Science: A race of potato-heads
New research argues that the consumption of cooked vegetables is the source of our large brains. By Steve Connor
Steve Connor is the Science Editor of The Independent. He has won many awards for his journalism, including five-times winner of the prestigious British science writers’ award; the David Perlman Award of the American Geophysical Union; twice commended as specialist journalist of the year in the UK Press Awards; UK health journalist of the year and a special merit award of the European School of Oncology for his investigative journalism. He has a degree in zoology from the University of Oxford and has a special interest in genetics and medical science, human evolution and origins, climate change and the environment.
Friday 09 April 1999
It may seem far fetched to believe that the brain, with all its stupendous achievements, owes its origins to something as unappetising as a boiled carrot or baked potato, but this is just what Richard Wrangham has proposed. Wrangham, professor of biological anthropology at Harvard University, has devised a plausible argument for why human brain growth went into overdrive. It was, he suggests, powered by the high-energy fuel locked in plant tubers which suddenly became available when humans learnt how to cook.
"The suggestion is that cooking is what makes humans human," Professor Wrangham explains. It was cooking that allowed the transition from the Australopithecines - a human-like ape - to a true human ancestor, in the form of Homo erectus, nearly two million years ago. It was cooking that enabled the human anatomy to undergo a major reconstruction, and it was cooking that provided the energy needed to feed the enormous appetite required to build and maintain a large brain.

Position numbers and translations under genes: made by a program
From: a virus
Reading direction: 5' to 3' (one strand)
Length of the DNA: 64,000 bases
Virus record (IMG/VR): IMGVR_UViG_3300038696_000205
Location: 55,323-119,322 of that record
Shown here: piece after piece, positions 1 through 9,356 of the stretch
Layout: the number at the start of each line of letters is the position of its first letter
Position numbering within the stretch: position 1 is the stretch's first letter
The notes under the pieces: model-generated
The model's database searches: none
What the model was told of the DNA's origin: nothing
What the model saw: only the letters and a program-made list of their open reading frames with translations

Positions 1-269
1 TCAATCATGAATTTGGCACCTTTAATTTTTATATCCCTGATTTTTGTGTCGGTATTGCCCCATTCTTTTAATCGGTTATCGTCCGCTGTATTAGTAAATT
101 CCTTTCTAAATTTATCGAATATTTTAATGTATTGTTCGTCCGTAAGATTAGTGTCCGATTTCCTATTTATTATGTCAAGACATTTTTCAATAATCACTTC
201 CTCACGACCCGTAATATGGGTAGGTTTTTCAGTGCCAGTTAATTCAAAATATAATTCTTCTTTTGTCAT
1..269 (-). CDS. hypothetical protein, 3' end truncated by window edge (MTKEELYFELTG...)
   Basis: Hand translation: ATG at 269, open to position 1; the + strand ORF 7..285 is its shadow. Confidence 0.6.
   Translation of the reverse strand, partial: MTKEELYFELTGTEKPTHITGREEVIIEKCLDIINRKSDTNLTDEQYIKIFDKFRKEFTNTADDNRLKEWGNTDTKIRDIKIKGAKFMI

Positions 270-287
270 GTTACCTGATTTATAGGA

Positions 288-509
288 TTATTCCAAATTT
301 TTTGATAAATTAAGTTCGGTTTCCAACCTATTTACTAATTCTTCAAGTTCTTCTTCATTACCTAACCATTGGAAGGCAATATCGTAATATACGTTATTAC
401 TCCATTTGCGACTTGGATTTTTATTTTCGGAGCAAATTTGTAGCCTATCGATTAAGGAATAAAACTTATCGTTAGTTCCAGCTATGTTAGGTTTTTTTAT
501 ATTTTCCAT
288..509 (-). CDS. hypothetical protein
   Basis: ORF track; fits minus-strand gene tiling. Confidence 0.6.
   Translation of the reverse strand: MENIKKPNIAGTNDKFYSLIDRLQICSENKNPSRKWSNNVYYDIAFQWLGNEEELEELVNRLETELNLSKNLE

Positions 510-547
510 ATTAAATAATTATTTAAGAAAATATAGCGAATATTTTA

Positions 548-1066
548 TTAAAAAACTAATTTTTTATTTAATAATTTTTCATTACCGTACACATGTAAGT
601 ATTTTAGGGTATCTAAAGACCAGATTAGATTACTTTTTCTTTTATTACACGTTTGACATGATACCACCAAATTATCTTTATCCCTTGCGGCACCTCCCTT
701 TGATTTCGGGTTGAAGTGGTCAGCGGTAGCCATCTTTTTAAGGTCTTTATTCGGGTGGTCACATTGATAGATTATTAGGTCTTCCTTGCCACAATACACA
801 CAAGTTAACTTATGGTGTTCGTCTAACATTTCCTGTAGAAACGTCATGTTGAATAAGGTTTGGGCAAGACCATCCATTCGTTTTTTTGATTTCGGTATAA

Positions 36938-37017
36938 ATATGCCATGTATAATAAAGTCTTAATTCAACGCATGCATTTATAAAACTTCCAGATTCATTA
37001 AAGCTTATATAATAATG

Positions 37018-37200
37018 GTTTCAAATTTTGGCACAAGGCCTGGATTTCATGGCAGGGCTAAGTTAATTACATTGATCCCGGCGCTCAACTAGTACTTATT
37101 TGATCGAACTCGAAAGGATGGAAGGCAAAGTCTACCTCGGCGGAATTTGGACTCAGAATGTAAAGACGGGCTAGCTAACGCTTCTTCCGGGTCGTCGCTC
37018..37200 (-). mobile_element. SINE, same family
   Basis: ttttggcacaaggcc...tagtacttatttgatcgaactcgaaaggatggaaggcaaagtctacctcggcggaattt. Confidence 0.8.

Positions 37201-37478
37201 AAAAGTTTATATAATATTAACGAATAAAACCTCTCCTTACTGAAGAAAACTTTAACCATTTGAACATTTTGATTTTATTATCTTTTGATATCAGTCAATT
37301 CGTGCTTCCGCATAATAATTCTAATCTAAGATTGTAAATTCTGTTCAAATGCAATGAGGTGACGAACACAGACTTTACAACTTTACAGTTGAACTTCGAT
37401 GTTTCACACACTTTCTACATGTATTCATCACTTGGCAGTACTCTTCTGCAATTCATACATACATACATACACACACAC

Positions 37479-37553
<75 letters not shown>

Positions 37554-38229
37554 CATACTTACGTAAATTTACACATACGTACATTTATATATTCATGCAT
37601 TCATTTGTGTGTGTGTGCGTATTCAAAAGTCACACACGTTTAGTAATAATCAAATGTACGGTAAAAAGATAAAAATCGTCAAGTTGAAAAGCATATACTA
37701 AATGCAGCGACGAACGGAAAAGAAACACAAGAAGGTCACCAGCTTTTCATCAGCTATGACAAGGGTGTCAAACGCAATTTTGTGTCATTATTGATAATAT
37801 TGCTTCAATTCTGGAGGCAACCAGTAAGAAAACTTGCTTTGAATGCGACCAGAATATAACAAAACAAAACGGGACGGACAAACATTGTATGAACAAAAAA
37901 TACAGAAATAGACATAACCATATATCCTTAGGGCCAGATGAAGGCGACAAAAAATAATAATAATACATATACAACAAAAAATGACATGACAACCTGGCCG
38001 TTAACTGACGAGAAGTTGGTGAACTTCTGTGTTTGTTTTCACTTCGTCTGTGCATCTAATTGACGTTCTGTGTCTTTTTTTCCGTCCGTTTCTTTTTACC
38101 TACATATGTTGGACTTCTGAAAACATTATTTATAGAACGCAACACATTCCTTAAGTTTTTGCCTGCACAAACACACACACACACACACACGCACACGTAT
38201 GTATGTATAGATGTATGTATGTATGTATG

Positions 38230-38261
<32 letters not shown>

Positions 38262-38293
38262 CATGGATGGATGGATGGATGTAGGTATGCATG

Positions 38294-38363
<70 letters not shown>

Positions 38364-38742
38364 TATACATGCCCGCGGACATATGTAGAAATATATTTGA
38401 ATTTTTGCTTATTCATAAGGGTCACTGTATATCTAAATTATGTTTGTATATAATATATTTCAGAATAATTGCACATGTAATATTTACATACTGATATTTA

There have been many theories to explain the rapid evolution of the human brain, which took place over a few hundred thousand years, an eye-blink in evolutionary history. Some scientists have suggested that a large brain initially evolved as a way of cooling the head when early humans began to walk on two legs. Others have proposed that bigger brains became sexually advantageous when courtship rituals began to involve ever more intricate displays of linguistic and artistic prowess. But the most plausible idea was that large brains came about as a result of some major change in diet.
Anthropologists thought this must have been when early humans began to scavenge or hunt for meat, which is nutritionally rich and could easily provide the extra calories necessary for brain development. It was a meat- eater's answer to the big-brain conundrum, and the evidence of a major change of diet being responsible was convincing.
The difference in anatomy between Australopithecines, who lived in Africa between one and five million years ago, and Homo erectus, perhaps the earliest human ancestor, points to a major transition in the type of food eaten. In addition to an increase in brain capacity, from about 500 cubic centimetres in a typical Australopithecine to about 750ccs in H erectus (which doubled again for later members of the species), teeth became smaller and intestines shrunk. Clearly this must have meant a conversion to a nutritionally richer diet.
A further change in the transition from Australopithecine to H erectus is that the difference in size between females and males became less noticeable. The larger H erectus females must have had a better diet than their smaller Australopithecine sisters. Putting all this together clearly showed that food must have become more nutritious as a result of a radical change in diet.